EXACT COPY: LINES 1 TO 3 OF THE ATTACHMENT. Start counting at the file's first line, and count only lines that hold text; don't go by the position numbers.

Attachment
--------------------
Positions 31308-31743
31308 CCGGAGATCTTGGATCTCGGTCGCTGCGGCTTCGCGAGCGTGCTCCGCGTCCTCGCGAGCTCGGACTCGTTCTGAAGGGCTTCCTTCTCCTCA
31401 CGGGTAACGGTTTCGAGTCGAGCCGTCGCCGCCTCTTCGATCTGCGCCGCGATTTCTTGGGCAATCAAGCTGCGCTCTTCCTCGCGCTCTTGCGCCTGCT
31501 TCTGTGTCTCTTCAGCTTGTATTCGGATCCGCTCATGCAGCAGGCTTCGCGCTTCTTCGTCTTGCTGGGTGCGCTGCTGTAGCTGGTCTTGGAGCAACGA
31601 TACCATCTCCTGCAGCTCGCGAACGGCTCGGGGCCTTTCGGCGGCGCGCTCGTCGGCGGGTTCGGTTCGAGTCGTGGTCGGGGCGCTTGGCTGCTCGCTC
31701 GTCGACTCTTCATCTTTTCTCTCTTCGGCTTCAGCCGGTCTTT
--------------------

Positions 31308-31743
31308 CCGGAGATCTTGGATCTCGGTCGCTGCGGCTTCGCGAGCGTGCTCCGCGTCCTCGCGAGCTCGGACTCGTTCTGAAGGGCTTCCTTCTCCTCA
31401 CGGGTAACGGTTTCGAGTCGAGCCGTCGCCGCCTCTTCGATCTGCGCCGCGATTTCTTGGGCAATCAAGCTGCGCTCTTCCTCGCGCTCTTGCGCCTGCT